Then we come to act one, scene 5. The scene begins at the house of the Capulets. It is at the party. The atmosphere at the beginning of the scene is lively and busy.Capulet welcomes his guests to the party with a speech. He is witty and urges the shy ladies to dance. He teases them by saying ‘Ladies that have their toes unplagued with corns will walk about with you, Ah ha, my mistresses, which of you all will now deny to dance?’ He is humoring his guests. Capulet is bossy and controlling, yet welcoming. Once his guests are all dancing, he and an elderly relative watch and talk about the last time the two of them danced like that. It is then that Romeo catches sight of Juliet.Romeo asks a servant ‘What ladies that which doth enrich the hand of yonder knight?’ The servant did not know. Romeo is immediately stunned by her beauty. Romeo speaks of Juliet. He quotes ‘Oh she doth teach the torches to burn bright’; a torch is what was used for light when it was dark. By comparing her to a torch, he is saying that she shines. He also describes her as being ‘Like a jewel in a rich Ethiop’s ear’ Ethiopia was a rich country in Elizabethan times. By comparing her to a jewel, he means that, as a jewel would sparkle, Juliet sparkles. Shakespeare has used this metaphor because a jewel is attractive, pricey, expensive, rich, precious and desirable.
In the opening scene of William Shakespeare’s play, ‘Romeo and Juliet’ he introduces us to the Italian walled city of Verona in the north of Italy that is being ripped apart by two powerful noble families in a ancient feud. Such things were common in the days when Italy was ruled by independent city-states and principalities.Shakespeare does not specify an exact date and so most people take it as being set in the late medieval – early renaissance.In the text the play opens with an unseen narrator giving a short description of the plays background and inviting the audience to watch. Such things were common in the writers’ day as there was little or no scenery and props so descriptions were incorporated into the actors’ dialogue. Shakespear very cleverly puts this description into a verse that both gives an overview of the story but still keeps an air of mystery around the play.He uses many references to ‘fate’, the ‘star’s and the ‘heavens’. All these are symbols of mystery and incite you to want to know more. Shakespeare lived in a very superstitious time and many people would believe in the stars guiding peoples fates. Shakespeare even called Romeo and Juliet,’A pair of star-crossed lovers’This tells the audience that no matter what happens the fate of them both is sealed in the stars.Verona is a city torn apart by a conflict between two of the noble families both equal in power and stubbornness. The Capulets and the Montague’s.Scene I is set in one of the numerous public places (piazzas) that are still a major feature of modern Italian cities. Walking through the square are two Capulets, Sampson and Gregory. They are characters peripheral to the play and are mainly included to convey some humour and wit that Shakespeare so often uses. They are walking through the square making jokes and witty puns. Although these are humorous the subjects they are discussing are quite serious and behind the humour is a darker aspect of the play.As these two are walking through the square they see some of their enemies the Montagues, they insult them with a rude gesture and start a conflict. The humour in the dialogue of the Capulets and Montagues adds to the suspense of the scene. Will the Montague see it as a joke and ignore it or will he attack the Capulets for being rude? The mocking leads to a fight in which both families get heavily involved.In this scene the plays main protagonists are introduced, Benvolio Montague – a peaceful man but not afraid to stand for his family. Tybalt Capulet – a hot headed swordsman with a unfaltering hate for the Mont agues. Old Capulet and Old Montague – the patriarchs of each household. Also in the later part of this scene we meet Romeo for the first time.Benvolio tries to break up the fight but is challenged by Tybalt, soon many members from both families are involved. The town militia is called to quell the riot and so is the city’s regent, Prince Escalus. Escalus is a powerful man who is angered at the constant battles between Capulets and Montagues, he issues a warning, the next people to start a fight shall both be executed. This sets up some suspense for the continuance of the play, will anyone be executed for fighting?After the brawl has been disbanded, Lady Montague asks Benvolio if Romeo her son was involved, he replies no and says that Romeo has taken to being alone early in the mornings and not talking much. This hightens the mystery, what is Romeo doing by himself at such an early time?It is revealed to us that Romeo is in love with a woman but she does not love him back, Benvolio tries to persuade him to let her go saying there are plenty more girls out there. We are left in suspense as Romeo does not answer directly. Will he and the woman (Rosaline) fall in love?If I were setting the play I would not set it in a conventional theatre, rather, I would set it in a hall, school gym or somewhere and use the floor as a stage. I would arrange the tiers of seats in an oval shape with two large gaps at each far end covered with a curtain that has scenes painted on it. I would also have two small isles opposite each other at the sides for access. In the centre of the stage I would place some stage blocks to be used as props. These could be moved around to form tables, stalls and benches.I would start the play off in total darkness, all the stage blocks in the centre of the arena, a spot light shines on a man dressed in 17th century style clothes, in red and yellow stripes. He is sitting rather relaxed on a stage block reading a leather bound copy of the play. The silence continues for about 30 seconds when suddenly he closes book sharply and stands up. He begins to say his lines, turning around and over dramatising them with big gestures. In the darkness, all the players of each family stand in front of each of the curtains, Montagues on one side, Capulets on the other.’Two households, both alike in dignity,’Lights come on and show each household standing in front of the curtains opposite each other, no one moves.’In fair Verona, where we lay our scene,From ancient grudge break to new mutiny,’He swings his arms out wide gesturing to all around him’Where civil blood makes civil hands unclean.’He brings his hands in clenches them in front of him as the spotlight turns red’From forth the fatal loins of these two foesA pair of star-cross’d lovers take their life;’White lights come on just in front of the narrator, Romeo and Juliet lie on each other as if dead (mirroring the final scene.Whole misadventured piteous overthrowsDo with their death bury their parents’ strife.The fearful passage of their death-mark’d love,And the continuance of their parents’ rage,All actors except the narrator leave the stage in darkness.Which, but their children’s end, nought could remove,Is now the two hours’ traffic of our stage;The which if you with patient ears attend,What here shall miss, our toil shall strive to mend.’Narrator says the last line slowly, and finishes with a bow. He walks off the scene begins.Some music is playing, extras are dressed as peasants selling things at stalls, others are dressed as merchants walking around. From one end of the stage Gregory and Sampson enter, they are wearing red and white 17th century dress (breeches, tights etc…). They begin to walk around the stage blocks anticlockwise saying their lines, they stop occasionally to examine goods on some stalls.At the other end of the stage the Montague’s enter, they walk past the Capulets pretending not to notice, but one of them looks back and sees the ‘thumb bite’. He turns around and challenges them. Sampson and Gregory say their lines mockingly, Abraham is getting angrier. They draw their swords and cross them.Benvolio sees this and runs in, he draws his sword and uses it to split the two fighters apart. Meanwhile Tybalt comes over and says his lines. When Benvolio turns around he has forgotten to put his sword back, this is when Tybalt says:’What, drawn, and talk of peace!’As they begin to fight more and more people enter the fray. Capulet and Montague stand at each end shouting at each other. Tybalt and Benvolio fight each other, Benvolio puts all his energy into it, grimacing in concentration. Tybalt is laughingly playing with Benvolio like a cat playing with its food. This ties in with the comment later by Mercutio when he calls him a’Prince of Cats’A loud bell rings and some guards dressed in silver armour over purple clothes enter, trumpets sound and the prince enters. He shouts for silence and everyone stops.He says nothing but walks around the fighters scowling and saying his lines. This is as far as I would set this scene, I would put the next part of the scene in a different setting.For my next scene I am choosing scene 5 from act 1. In this scene Romeo and Juliet first meet, although they do not know each other they fall in love.It is a grand masque in the Capulets house and all Capulets and family friends are invited and strictly no Montagues. Romeo, Mercutio and friends decide to sneak into the party. This is a good way that the author puts dramatic tension into the scene as the audience know that anymore fighting will be punished heavily by the Prince. Will the group be discovered? What will happen if Tybalt finds out?Later in the scene Tybalt does discover that Romeo and his friends have entered the party. You can feel the tension in the dialogue between Capulet and Tybalt when he tells him about them. But in one of his more lenient moments (probably brought on by excess drink!) he tells Tybalt not to worry and leave Romeo alone. Capulet does not want any trouble because the princes’ warning is fresh in his mind and he also does not want his party to be disrupted and his guests to think him a bad host.Dramatic irony occurs when the two lovers first meet. The audience knows, but the players do not, that they are each other sworn enemy and that the only reason they do not see this is that they are wearing masks.The mask is an important symbol in the play and it occurs in many scenes in one form or another.’What’s in a name? that which we call a roseBy any other name would smell as sweet’The mask in this scene is the mask of the family’s names that cover each of them and forbids them to see each other. Another use of a mask is when Romeo says in scene 1 that even if a mans eyes were covered by a mask he would still remember the beauty that he saw. What he meant by this is that he could never forget Rosaline.If I was setting this scene I would have the hall with a few stage blocks done as tables and some servants running around carrying things. I would have Lady Capulet and Capulet standing around giving orders and looking frustrated. I would then have a clock strike and the sound of people arriving. All the servants would leave the scene and the guests would enter, I would have Tybalt standing next to Capulet as he greets the guests. Among the guests are Friar Lawrence and John and Prince Escalus. Romeo and the group enter and quickly go to one side, Tybalt stares at them as if he knows something’s wrong.As the guests enter a group of girls with Juliet in them goes off to one side and sits on a stage block. Romeo looks at Juliet and she looks back, Mercutio goes over to the girls and begins to try and chat them up. They giggle and go off with him but Juliet stays. Suddenly a dancing tune strikes up and everyone take partners. Romeo with a different girl and Rosaline with the County Paris. They dance the jig and when they have to change partners Romeo and Juliet take each other. They spin into the centre of the stage.’If I profane with my unworthiest handThis holy shrine, the gentle sin is this;My lips, two blushing pilgrims, ready standTo smooth that rough touch with a tender kiss’When he say this the lights dim on the rest of the scene but don’t go fully out, a brighter spotlight shines on the two lovers, all freeze except Romeo and Juliet. At the far corner of the stage Capulet is talking to the two friars, I would have Lawrence look over Capulets shoulder at the pair and smile faintly.I would have it so that when the nurse enters the entire scene becomes unfrozen as if she has shattered the peaceful love of the couple rudely like how rudely the both loose their lives at the end of the play. At the end of the scene I would have Romeo rush out in upset at the discovery of Juliet’s family name.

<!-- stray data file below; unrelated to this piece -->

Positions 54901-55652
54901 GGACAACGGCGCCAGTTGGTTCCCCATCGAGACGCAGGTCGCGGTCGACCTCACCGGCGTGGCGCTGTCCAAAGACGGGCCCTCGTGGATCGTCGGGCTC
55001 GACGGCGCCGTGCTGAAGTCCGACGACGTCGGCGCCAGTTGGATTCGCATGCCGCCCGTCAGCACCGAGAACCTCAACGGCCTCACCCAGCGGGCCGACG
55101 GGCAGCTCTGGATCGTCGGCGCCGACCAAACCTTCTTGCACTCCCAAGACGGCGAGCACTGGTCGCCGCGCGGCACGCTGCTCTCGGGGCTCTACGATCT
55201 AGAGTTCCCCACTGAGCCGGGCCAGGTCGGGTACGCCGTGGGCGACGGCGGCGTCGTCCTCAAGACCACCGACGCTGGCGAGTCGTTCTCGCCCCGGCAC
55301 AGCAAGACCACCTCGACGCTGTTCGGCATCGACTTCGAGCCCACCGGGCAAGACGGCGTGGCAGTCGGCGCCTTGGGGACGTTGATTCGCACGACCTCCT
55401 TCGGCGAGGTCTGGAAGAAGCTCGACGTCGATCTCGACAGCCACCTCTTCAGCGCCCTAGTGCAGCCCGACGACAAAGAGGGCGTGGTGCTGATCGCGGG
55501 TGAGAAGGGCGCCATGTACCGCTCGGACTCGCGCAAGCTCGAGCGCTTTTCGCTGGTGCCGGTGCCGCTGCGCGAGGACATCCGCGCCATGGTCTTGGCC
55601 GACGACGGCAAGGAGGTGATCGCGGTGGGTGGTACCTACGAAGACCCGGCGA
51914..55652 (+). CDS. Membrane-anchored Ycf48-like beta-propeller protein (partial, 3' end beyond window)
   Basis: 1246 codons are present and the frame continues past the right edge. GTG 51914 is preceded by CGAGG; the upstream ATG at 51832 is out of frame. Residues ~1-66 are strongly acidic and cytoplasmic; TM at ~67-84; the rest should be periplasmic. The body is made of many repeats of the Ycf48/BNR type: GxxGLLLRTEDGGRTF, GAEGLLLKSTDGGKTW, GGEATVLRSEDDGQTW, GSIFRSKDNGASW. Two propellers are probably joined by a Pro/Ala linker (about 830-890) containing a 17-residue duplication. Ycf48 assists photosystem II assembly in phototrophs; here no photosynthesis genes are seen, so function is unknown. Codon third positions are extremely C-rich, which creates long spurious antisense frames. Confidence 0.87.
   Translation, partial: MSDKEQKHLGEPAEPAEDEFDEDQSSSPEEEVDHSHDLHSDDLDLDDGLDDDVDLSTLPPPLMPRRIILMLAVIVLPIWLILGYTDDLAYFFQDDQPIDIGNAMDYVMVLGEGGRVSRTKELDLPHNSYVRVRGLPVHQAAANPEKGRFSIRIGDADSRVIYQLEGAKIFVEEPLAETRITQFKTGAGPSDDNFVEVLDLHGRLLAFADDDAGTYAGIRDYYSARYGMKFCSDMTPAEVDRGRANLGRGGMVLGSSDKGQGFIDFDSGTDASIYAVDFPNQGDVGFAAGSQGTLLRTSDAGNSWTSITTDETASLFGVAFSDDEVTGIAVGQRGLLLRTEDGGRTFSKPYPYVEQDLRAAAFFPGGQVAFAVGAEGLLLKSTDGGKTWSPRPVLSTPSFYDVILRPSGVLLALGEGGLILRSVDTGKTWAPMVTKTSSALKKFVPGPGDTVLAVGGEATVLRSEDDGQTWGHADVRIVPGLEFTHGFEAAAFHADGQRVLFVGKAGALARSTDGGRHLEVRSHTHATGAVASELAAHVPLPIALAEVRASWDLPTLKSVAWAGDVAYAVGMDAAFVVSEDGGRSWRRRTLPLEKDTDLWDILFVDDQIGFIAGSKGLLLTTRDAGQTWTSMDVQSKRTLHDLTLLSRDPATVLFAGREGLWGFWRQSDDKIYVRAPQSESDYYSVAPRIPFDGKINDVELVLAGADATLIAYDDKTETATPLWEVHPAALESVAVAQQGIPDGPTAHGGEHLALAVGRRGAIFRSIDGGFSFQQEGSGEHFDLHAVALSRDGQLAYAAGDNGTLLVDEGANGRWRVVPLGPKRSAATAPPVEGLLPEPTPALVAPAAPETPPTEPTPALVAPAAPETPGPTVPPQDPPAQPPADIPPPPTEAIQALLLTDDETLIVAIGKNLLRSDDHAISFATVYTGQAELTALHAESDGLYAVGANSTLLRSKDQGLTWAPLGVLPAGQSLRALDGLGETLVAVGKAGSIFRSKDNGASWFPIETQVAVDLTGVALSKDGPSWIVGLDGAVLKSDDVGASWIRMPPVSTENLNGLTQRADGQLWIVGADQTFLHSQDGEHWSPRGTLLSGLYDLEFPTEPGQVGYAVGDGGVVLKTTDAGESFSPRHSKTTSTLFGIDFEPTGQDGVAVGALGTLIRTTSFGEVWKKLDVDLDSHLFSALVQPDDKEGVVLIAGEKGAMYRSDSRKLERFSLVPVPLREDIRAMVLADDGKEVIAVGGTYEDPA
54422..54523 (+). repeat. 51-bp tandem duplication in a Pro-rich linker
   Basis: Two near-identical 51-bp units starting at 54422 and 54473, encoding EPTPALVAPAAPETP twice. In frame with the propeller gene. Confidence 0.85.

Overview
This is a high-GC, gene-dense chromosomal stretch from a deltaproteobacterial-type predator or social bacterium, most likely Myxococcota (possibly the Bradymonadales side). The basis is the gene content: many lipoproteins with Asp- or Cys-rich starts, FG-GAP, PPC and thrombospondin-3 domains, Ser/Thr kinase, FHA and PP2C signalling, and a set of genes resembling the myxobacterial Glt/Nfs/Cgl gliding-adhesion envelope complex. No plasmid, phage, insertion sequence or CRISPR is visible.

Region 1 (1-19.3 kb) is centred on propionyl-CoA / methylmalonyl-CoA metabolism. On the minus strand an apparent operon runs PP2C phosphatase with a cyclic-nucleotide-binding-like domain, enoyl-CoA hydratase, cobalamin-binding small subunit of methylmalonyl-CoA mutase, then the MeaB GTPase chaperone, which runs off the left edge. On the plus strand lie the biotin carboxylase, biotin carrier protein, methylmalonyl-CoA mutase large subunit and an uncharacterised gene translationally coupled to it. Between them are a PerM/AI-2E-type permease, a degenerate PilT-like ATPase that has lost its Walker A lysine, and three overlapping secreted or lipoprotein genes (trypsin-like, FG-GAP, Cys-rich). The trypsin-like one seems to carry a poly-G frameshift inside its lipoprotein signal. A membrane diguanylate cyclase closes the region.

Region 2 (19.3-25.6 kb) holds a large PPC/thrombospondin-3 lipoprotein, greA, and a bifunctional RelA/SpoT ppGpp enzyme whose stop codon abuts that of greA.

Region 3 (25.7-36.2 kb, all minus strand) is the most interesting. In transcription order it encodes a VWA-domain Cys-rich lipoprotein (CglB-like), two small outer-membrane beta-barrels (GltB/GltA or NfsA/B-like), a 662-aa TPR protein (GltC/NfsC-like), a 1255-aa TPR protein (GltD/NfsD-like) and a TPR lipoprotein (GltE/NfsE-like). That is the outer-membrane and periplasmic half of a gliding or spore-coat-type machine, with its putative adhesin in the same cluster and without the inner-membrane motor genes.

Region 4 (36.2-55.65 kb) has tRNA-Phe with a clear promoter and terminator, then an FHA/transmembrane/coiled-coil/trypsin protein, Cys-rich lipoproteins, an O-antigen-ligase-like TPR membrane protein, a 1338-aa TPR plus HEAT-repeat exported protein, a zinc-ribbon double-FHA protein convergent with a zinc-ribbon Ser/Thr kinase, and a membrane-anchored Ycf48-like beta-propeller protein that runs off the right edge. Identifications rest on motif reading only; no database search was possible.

Hello Mr Cruise, as you may know we are producing a new version of “Romeo and Juliet” and you are selected to play Tybalt’s part in the play. In the play you are Juliet’s cousin and you are a Capulet. You hate Montagues, “What! Drawn, and talk of peace? I hate the word, As I hate hell, all Montagues, and thee.” This quote that you will have to say shows how much you hate Montagues. We have chosen you to play the role of Tybalt as you are strong, brave, aggressive, fit, athletic, honest and you are good at fighting. You showed all of these qualities in your last film, “Mission Impossible.” So those qualities are why we have chosen you to play the role of Tybalt.In the play you demand revenge on Romeo at the Capulet ball and kill Mercutio. Half – way through the play and Romeo will kill you, but you won’t be finished there. Your body will be needed in the last scene of the play. You will be involved in three scenes, act 1, scene 1, act 1, scene 5, and act 3, scene 1. You will really enjoy your role in the play as he is involved in a lot of action and fighting. I am confident you will cope well with playing the role of Tybalt, so let me tell you how I will want you to play each scene.Act 1 scene 1:Right Mr Cruise you will be involved straight away in Act 1, scene 1, your first fight scene between the Montagues and Capulets. Although you are involved a lot in this scene you only have 2 lines to say, but they are important. The two families will be fighting, then you will walk in and say, “What, art thou drawn among these heartless hinds? Turn thee, Benvolio, look upon thy death.” This first scene is extremely important as the audience are just settling down and if you can draw the audience in now and keep them occupied, they will want to see more of the play and you.You must say these first few lines aggressively and powerfully (but not shouting so the audience realise you have the power to not shout and also they realise you are dominant). You’re only in a few scenes, so you must have a big impact when you are on screen. When you say your first lines you will turn to Benvolio and stare blindly at him, with blood – shot firery eyes (created by specially made contact lenses).This will give the audience a sense of the strength and power within your face and eyes. Your second comment is: “What! Drawn, and talk of peace? I hate the word, As I hate hell, all Montagues, and thee. Have at thee, coward!” You must say this very aggressively and passionately, as I want the audience to fell intimidated by the sight of you. I also want them to have an impression of how much you hate Montagues by saying this angrily and disgracefully. So that’s the end of your first main scene, but we haven’t looked at costume or your entrance in the first scene yet.You should wear dark clothes, like black jeans, black shoes, a black leather jacket and some sunglasses (to hide your contact lenses, until we want them to be shown). (Also this will give the audience a sense of mystery or confusion, as they cannot see your whole face). This appearance of dark clothes and sunglasses will also give the audience an impression that you’re cool, calm and a top important person. Your entrance is important as well, so by using a black sports car or motorbike, this will give the audience an impression that you have a dark, aggressive attitude.Act 1 scene 5:The second scene you’re in is the masked ball. Your first six lines begin with the words: “This, by his voice, should be a Montague…” is a soliloquy, apart from the line, “fetch me my rapier boy.” You must try and mumble these words as you’re talking to yourself, but obviously the audience must be able to hear you. From being in a happy mood, you have now spotted Romeo, (a Montague), trespassing at your uncle’s mansion. Your mood now turns evil and aggressive; the audience must notice this, so they see that you hate Montagues and that you won’t let him get away with this. You then turn and stare at Romeo blindly.You then turn to your uncle and say: “Uncle, this is a Montague, our foe. A villain that is hither come in spite To scorn at our solemnity this night.” You will say this furiously, angrily and meaningfully. The audience will notice how angry you are, and again this will give them an impression of how much you hate Montagues. Your uncle tells you to calm down, which makes you even more aggressive and angry. After some conversation with your uncle you say: “It fits when such a villain is a guest; I’ll not endure him.” You say this very angrily and again your uncle tells you to calm down. You then stop arguing and let your uncle win, but you know you will not let it go and one day you’ll get your own back.Act 3 scene 1:This is the fight scene, this is where the audience see how athletic, fit and how good at fighting you are. You enter the scene by talking to Benvolio and Mercutio. Sternly you say: “Follow me close, for I will speak to them. Gentlemen, good e’en! A word with one of you.” You joke around with Mercutio making comments about each other; “Tybalt, you rat – catcher.” Mercutio keeps on ‘cussing’ you and in the end you say politely I don’t want to fight you. You then spot Romeo, he looks smug and you don’t like this, and you want to wipe that look of his face. So you go up to Romeo and aggressively tell him to fight and you say: “Therefore turn and draw.” This will show the audience whose boss out of the both of you.He turns away, not fighting, and aggressively you run at him, screaming at him to fight. It is then Mercutio who intervenes and you both duel. It is a fight only of honour, not to the death, but as Romeo gets in the way, you stab Mercutio under Romeo’s arm. Romeo then is furious, he turns on you. He has fire in his eyes and finally here it is here that you have your wish of fighting with Romeo. You fight through the streets of Verona, which is where your athleticism comes into action. Unfortunately here is where you die and Romeo eventually kills you. Hopefully the audience will see this as a sad moment and will be upset. This would show that they like you and that you played your part well!Conclusion:So Mr Cruise, now that’s all your main scenes out of the way, now for the conclusion.Your character as Tybalt will be hard to play but we feel you have the qualities to play it. In the play Tybalt will have to be brave, aggressive, full of energy, fit, athletic, strong, honest, assertive and good at fighting. Throughout the play the audience will see these qualities and this will attract the audience’s attention and keep them interested in the play and hopefully you.Throughout the play you are known as the ‘Prince of Cats.’ You are called this, as you are a good, fast and skillfull fighter, and you have to show this to the audience.I want you to know that the play is an action packed tragedy.